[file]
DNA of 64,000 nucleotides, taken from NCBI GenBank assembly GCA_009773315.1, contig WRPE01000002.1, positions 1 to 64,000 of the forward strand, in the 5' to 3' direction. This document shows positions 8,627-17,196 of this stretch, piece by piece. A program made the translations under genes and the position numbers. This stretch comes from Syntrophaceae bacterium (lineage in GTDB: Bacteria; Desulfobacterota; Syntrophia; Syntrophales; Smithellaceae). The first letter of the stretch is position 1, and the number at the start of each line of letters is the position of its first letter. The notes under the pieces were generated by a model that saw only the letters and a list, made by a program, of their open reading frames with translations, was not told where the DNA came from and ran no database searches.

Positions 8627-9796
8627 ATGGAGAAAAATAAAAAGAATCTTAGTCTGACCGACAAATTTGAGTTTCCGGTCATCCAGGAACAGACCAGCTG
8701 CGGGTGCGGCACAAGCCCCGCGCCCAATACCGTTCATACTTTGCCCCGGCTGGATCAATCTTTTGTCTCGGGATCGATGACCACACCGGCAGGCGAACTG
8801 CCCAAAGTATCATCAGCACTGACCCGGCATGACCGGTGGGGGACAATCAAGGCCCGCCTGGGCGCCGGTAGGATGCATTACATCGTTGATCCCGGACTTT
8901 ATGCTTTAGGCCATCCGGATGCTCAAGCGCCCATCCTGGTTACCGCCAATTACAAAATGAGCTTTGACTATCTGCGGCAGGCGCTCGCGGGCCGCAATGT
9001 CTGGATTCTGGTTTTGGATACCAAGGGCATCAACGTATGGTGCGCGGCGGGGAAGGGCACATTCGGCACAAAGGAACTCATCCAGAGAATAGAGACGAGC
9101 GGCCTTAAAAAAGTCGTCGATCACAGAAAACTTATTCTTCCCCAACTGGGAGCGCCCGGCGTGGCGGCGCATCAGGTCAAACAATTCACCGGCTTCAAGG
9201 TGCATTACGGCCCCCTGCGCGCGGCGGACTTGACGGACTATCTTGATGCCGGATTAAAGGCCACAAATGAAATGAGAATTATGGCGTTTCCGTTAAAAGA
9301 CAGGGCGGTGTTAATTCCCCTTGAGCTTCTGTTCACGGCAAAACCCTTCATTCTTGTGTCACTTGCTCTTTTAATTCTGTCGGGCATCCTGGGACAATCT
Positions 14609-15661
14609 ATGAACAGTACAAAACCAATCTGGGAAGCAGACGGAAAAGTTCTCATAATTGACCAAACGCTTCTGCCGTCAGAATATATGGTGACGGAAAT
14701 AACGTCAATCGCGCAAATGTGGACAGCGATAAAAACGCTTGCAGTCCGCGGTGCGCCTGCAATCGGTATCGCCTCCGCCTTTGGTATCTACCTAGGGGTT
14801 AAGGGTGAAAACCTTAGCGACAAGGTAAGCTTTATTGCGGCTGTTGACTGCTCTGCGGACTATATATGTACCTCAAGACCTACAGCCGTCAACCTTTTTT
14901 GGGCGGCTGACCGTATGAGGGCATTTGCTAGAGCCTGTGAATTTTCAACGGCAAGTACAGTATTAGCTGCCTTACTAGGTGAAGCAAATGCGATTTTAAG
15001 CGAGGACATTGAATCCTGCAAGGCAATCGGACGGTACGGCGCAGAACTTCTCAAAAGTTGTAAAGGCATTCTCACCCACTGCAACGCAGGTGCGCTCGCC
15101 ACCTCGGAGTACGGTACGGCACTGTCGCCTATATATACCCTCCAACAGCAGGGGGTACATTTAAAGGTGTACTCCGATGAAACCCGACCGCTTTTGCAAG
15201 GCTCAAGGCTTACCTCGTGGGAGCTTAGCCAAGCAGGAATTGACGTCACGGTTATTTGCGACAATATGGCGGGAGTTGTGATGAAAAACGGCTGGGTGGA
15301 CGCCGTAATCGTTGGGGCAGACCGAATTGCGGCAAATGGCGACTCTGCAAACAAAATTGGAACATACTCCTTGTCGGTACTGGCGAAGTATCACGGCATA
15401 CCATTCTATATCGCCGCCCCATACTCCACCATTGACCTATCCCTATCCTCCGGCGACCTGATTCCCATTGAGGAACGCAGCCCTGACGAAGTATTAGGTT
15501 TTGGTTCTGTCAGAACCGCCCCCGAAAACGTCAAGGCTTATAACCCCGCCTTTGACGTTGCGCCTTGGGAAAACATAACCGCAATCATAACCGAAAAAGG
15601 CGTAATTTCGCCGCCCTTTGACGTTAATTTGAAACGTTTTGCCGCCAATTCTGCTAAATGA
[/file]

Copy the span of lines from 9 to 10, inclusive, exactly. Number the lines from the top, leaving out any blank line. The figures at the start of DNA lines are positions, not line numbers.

9201 TGCATTACGGCCCCCTGCGCGCGGCGGACTTGACGGACTATCTTGATGCCGGATTAAAGGCCACAAATGAAATGAGAATTATGGCGTTTCCGTTAAAAGA
9301 CAGGGCGGTGTTAATTCCCCTTGAGCTTCTGTTCACGGCAAAACCCTTCATTCTTGTGTCACTTGCTCTTTTAATTCTGTCGGGCATCCTGGGACAATCT